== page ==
V: Crayfish

A tale of the crayfish that no longer needs a crawdaddy.

quintidi, the 25th of Fructidor CCXXXI
Crawdad chilling on a rock. Photo by Autumn Bradley / Unsplash

Good morning. Today is quintidi, the 25th of Fructidor CCXXXI. We celebrate l'écrevisse, a freshwater crustacean.

Crayfish are sometimes known as mudbugs because you are what you eat. Quintessential bottom feeders, they use sophisticated filtering techniques to sift nutrients from the detritus and sludge on the floor of their habitat. They will be attracted to anything with the slightest whiff of protein: dog biscuits, slime-covered sticks, dead insects, fungus spores, and even their own poop. Part of the reason crayfish became such opportunistic eaters may be the fact that they themselves are delicious, and subject to predation by pretty much everything around them. Thus, their daily eating pattern is a fast and furious scurrying gorge on a grand Whatever Buffet followed by long stretches of hiding under a rock and slowly, perhaps painfully, digesting all the crap they just ate.

They're not fish. That's just the bastardization of the French écrivisse that arose in multilingual New Orleans and spread across the United States with variants of 'crawfish' and, where I'm from, 'crawdad'. But they're tiny lobsters who have adapted to fresh water. The French name is itself an evolution of their word for 'crevice', which makes sense if you've ever tried to catch a crawdad in its habitat – the murky and dark nether-regions of a swamp or crick.

The name isn't the only thing that has evolved and spread. In 1995, two variants of the slough crayfish were placed together in an aquarium somewhere in Germany. They mated, and their offspring had a marbled shell and an even more unusual feature – three sets of chromosomes. While considered "female" by the scientists who study it today, the extra chromosome created a third gender of crayfish that could reproduce asexually, fertilizing its own eggs. Which it did, gremlin style, over and over and over...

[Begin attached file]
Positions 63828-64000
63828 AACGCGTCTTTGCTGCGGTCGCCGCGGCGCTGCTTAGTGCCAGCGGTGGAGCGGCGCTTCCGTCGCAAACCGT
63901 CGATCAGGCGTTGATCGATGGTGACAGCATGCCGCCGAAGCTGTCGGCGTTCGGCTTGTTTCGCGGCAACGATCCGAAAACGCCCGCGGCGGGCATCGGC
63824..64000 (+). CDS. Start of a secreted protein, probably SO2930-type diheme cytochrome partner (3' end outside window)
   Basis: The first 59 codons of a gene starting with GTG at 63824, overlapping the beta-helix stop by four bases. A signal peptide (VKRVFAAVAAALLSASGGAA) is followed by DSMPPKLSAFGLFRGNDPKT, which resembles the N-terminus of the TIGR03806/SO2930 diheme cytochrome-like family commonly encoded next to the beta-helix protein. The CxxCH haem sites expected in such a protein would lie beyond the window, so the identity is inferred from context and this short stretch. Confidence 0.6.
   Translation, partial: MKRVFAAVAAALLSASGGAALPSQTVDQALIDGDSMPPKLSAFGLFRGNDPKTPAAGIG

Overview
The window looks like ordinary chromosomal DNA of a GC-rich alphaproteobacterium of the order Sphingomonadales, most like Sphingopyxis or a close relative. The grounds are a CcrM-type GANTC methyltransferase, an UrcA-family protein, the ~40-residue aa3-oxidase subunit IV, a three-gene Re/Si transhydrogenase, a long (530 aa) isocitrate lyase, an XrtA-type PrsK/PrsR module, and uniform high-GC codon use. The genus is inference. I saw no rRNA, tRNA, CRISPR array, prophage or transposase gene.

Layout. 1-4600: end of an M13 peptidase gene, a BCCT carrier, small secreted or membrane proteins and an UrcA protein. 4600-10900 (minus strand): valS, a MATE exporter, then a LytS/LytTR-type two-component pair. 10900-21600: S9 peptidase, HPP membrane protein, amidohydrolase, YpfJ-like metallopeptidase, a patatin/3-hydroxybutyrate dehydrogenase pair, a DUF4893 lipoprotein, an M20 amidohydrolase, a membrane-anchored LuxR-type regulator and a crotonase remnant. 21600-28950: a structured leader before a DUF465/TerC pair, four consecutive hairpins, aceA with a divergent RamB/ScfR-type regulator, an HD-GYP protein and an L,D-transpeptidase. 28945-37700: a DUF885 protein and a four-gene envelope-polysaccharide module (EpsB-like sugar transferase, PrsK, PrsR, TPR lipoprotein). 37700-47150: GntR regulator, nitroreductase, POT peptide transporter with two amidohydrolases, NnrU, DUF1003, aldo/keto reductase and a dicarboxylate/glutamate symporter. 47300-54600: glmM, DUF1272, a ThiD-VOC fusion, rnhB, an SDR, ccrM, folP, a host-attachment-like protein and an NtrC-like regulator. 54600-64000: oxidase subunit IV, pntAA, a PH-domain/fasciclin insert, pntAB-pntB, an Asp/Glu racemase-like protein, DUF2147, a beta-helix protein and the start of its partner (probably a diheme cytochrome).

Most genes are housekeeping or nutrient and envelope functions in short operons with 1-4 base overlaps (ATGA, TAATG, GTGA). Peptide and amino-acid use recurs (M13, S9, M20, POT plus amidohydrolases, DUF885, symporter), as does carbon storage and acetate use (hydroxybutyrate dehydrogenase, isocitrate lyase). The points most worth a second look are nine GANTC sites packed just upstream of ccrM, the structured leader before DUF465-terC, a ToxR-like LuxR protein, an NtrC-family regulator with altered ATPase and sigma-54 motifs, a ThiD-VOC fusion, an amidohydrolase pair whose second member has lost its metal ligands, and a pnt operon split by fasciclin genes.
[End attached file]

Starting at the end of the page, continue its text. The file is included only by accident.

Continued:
The marbled crayfish is now considered one of the most remarkable and intractable pests in the world. It has spread throughout the globe, adapting to different temperatures and scavenging on different plant matter in every habitat it invades. This real-life clone army is a sequence of genetically identical mudbugs, reproducing at will with no need to mate, displacing other native species and even spreading to places where crayfish never existed before.

In a short quarter century, the clone army of marbled crayfish has spread from Germany to Madagascar. It has been banned in the EU and identified as its own species (despite being genetically still a slough crayfish, albeit with 50% more of itself inside of itself) for the purposes of labelling as an invasive pest: Procambarus virginalis.

It's an incel decapod only Jordan Peterson could love.

Or cancer researchers. There's been a concerted effort to map the genome of this remarkable evolutionary accident in France, where the hope is that understanding the way this complex organism reproduces will yield insight into how another cloning pest works – cancer.

The crevice lobster may tell us how to rid ourselves of the insidious crab.

Today's card: 7 of clubs

7 of clubs. From Marvel's Spider-Man deck by Theory11.
From Marvel's Spider-Man deck by Theory11.
Quintidi: The inner position, the internal factors that are attempting to influence our outcome. Seven: A card of positivity and benefit. Clubs: A suit about the spiritual energy (the moods, the vibes) we get from the universe.

The net result of this year's changes and upheaval in a professional sense is a renewed feeling of inspiration. We are ready to enter this next year with high energy and big goals. Tomorrow, we'll see how that next year will commence...

Something fun: Rare blue crayfish (5min)

Where else? In Australia.